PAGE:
Entrepreneur Calls for Urgent Shift in MPs' Tech Attitude
Article date: Wed, 30 Jul 2014 15:45 GMT
A technology entrepreneur is calling for an urgent change in Westminster's approach to technology to protect the country's digital future.
Lawrence Jones, CEO of £30m turnover firm UKFast said: "We've all heard about the growing skills gap in the technology sector and while small steps are being taken to protect the UK's technological future, we are still seeing outdated attitudes toward technology in the bowels of Westminster and I believe that's hindering any progress we might make."
Jones' reaction comes after seeing MPs' struggle to upgrade to Microsoft's Office 365 hit national headlines and led to a commissioned report.
Jones said: "It's incredibly concerning that a simple upgrade to one of the most useable office tools has been met with such difficulty and made headlines. It's embarrassing! How can these people choose how to drive our country's technology education forward when they don't have a grasp of the basics?
"Whether it's more training that's needed or a shift to a 'can do' attitude, I don't know. But bickering over something as simple as the choice of email client is not the way to represent our technological reputation to the rest of the world."
"Whilst there are small steps of progress, like the change in the IT curriculum at schools, the simplest of technology changes causes a massive step back in our global reputation."
Jones has taken a keen interest in the way technology is taught in schools since he set up hosting firm, UKFast, in 1999. An advocate of the National IT Diploma and supporter of quality apprenticeships in the tech sector, Jones recruited two ex-teachers in 2013 to front the firm's apprenticeship and training programme.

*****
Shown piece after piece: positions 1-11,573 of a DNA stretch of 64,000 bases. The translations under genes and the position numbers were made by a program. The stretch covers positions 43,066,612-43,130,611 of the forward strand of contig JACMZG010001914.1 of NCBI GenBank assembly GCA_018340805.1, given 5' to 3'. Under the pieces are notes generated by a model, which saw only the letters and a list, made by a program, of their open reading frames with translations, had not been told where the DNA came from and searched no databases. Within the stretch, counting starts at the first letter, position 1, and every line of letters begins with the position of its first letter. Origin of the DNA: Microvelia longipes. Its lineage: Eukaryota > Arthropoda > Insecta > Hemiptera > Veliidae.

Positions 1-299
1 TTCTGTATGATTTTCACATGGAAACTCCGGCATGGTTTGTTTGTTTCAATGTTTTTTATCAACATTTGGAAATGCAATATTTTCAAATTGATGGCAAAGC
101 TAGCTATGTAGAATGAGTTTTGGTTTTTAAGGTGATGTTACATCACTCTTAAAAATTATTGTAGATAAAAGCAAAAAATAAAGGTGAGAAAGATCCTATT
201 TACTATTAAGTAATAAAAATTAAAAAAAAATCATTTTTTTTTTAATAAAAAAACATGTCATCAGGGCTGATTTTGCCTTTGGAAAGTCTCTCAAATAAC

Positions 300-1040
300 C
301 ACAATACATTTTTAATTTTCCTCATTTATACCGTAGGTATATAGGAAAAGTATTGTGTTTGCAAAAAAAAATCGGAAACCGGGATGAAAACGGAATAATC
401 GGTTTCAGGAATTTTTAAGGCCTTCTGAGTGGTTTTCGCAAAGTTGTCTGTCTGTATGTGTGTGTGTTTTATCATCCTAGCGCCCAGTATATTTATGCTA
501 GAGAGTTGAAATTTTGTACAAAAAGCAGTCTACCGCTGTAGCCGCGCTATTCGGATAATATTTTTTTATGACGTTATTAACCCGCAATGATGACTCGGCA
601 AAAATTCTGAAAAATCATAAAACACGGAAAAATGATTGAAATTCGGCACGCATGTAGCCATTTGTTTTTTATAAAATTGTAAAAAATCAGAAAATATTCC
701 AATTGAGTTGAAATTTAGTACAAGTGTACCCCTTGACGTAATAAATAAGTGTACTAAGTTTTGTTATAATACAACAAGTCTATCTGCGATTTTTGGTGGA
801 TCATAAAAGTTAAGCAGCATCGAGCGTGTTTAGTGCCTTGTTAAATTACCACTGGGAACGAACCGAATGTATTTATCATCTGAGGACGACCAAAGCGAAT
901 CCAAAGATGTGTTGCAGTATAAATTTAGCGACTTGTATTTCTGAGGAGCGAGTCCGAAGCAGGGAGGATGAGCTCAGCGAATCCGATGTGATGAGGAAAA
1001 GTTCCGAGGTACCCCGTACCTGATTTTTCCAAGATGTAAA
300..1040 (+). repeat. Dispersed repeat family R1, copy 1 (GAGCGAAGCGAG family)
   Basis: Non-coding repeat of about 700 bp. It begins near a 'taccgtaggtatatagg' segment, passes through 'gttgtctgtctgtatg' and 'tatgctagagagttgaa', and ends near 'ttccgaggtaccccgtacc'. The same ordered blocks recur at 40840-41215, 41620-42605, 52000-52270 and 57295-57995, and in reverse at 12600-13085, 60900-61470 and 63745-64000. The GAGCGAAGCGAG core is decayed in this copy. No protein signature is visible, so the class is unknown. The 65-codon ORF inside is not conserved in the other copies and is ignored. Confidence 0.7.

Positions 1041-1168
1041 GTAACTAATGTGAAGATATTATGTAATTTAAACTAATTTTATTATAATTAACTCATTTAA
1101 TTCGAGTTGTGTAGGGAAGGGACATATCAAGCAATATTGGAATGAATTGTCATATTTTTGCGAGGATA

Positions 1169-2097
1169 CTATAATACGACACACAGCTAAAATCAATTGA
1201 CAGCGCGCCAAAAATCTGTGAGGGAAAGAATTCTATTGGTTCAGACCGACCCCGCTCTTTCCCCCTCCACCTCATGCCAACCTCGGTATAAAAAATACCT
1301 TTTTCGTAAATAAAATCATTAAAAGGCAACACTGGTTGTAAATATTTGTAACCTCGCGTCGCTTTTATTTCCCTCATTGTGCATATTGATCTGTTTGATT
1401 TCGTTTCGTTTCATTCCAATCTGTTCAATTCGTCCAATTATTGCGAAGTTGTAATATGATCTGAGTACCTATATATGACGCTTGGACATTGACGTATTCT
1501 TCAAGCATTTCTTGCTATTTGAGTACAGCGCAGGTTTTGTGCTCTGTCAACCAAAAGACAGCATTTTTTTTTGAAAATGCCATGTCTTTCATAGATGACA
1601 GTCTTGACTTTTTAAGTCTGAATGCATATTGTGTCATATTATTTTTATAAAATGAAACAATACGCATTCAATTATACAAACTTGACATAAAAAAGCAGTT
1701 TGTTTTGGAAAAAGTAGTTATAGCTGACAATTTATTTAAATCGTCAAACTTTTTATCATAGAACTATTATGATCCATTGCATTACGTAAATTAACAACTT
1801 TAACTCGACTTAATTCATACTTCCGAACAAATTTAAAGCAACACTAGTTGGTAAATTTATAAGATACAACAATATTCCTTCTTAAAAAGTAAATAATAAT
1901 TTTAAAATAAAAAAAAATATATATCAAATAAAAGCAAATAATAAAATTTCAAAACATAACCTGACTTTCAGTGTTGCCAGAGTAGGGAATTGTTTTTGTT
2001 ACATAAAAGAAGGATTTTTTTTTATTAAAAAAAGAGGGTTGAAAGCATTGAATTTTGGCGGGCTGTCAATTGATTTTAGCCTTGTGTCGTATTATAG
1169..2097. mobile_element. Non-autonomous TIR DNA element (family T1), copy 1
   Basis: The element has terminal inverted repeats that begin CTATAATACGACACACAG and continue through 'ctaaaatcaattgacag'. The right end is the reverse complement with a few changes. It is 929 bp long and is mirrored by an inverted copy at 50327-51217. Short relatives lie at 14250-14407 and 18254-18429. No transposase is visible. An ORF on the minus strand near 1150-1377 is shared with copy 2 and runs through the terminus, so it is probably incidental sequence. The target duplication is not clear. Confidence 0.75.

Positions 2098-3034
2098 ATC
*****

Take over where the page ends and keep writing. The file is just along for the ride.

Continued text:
Jones visited the House of Commons last week to attend a lunch with Lord Baker in association with the Careers College Trust. The Trust works to create Career Colleges, which align education with the needs of real businesses and provide students with vocational training.
UKFast is working alongside Oldham College to develop the UK's first career college and Jones believes that these initiatives could be a strong sign of progress for the country's tech future.
Jones said: "We've been working closely with educational institutes for a long time and this year, with a £4.5m investment in training and education at UKFast, we've really stepped that up. Part of this is working with projects like Oldham College's Careers College (the first of its kind in the UK) and helping to create the curriculum for a Masters in cloud computing with Westminster University.
"It's great to see initiatives like this. The very fact that the government is asking for businesses' contributions is a great sign.
"Businesses are helping to drive the UK's tech future and it's time for the government to get their heads in the game and start leading from the front with this, rather than embarrassing us by bickering over technology that children can use."
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